Judge declines to temporarily block enforcement of Kansas voting law related to who can collect ballots
A Shawnee County judge Thursday declined to block part of a controversial voting law from being enforced, rejecting arguments it could criminalize voter registration events conducted by civic organizations in Kansas.
The ruling came two days after both parties sparred over HB 2183, which contains a range of provisions related to who can collect and return advance ballots, among other items.
That bill is one of two new election laws passed this year under legal challenge from four groups — the League of Women Voters Kansas, Loud Light, Topeka Independent Living Resource Center and Kansas Appleseed — in state court.
Their core objection centers on a provision in the bill that criminalizes impersonating an election official, arguing they have been forced to shut down their efforts to register Kansans to vote over fear they could be charged with a felony. They pushed to block that part of the law from being enforced so they can restart their work as the lawsuit moves forward.
Loud Light, which aims to increase civic engagement among young Kansans, said they have stopped voter registration efforts on college campuses as students return for classes, for instance.
But Shawnee County District Court Judge Teresa Watson rejected their core arguments in a 15-page ruling, noting the statute requires an individual "knowingly" misrepresent themselves as an election officer in order to break the law. Because the groups clearly identify themselves as non-governmental bodies, Watson wrote they wouldn't run afoul of the law — even if an individual misinterpreted their purpose.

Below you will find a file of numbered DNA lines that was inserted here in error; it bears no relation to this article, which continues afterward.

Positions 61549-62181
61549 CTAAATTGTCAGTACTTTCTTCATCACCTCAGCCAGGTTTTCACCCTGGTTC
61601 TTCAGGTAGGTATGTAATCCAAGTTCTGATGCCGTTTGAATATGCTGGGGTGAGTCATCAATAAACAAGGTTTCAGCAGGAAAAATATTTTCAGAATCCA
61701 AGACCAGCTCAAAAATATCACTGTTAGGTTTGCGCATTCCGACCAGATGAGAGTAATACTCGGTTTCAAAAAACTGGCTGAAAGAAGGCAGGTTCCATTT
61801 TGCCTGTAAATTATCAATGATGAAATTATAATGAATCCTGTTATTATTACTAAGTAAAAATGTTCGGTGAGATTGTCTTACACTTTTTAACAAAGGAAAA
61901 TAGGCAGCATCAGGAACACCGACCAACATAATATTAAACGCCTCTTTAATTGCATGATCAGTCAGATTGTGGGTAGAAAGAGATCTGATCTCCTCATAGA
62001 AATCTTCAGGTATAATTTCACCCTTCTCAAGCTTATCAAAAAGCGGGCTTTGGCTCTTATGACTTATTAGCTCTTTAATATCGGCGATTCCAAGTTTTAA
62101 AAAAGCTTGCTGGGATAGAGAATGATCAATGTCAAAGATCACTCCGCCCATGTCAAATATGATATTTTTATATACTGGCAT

She said the civic groups "downplay the word 'knowingly' ... almost to the point of ignoring it." She said this also undercut their claims that the law in question is overly sweeping and vaguely written.
"The scenarios described by Plaintiffs in their affidavits do not help them," Watson wrote.
Davis Hammet, president of Loud Light, said in a text that many of the group's attorneys were celebrating Yom Kipur and the parties would have a fuller response after they are able to review the ruling
The ruling doesn't stop the lawsuit from moving forward. The challenge addresses a number of other provisions in the bill, including a limit on the number of advance ballots an individual can bring to the polls on behalf of someone else.
The legal challenge, filed in June, argues the brunt of the bills will "make it far harder for specific communities, namely Kansas’s senior citizens, minorities, young voters, disabled individuals, and rural residents, to cast their ballots."
A separate federal lawsuit also takes aim at language limiting out-of-state actors from mailing Kansans applications for a mail ballot, among other items.
Andrew Bahl is a senior statehouse reporter for the Topeka Capital-Journal. He can be reached at firstname.lastname@example.org or by phone at 443-979-6100.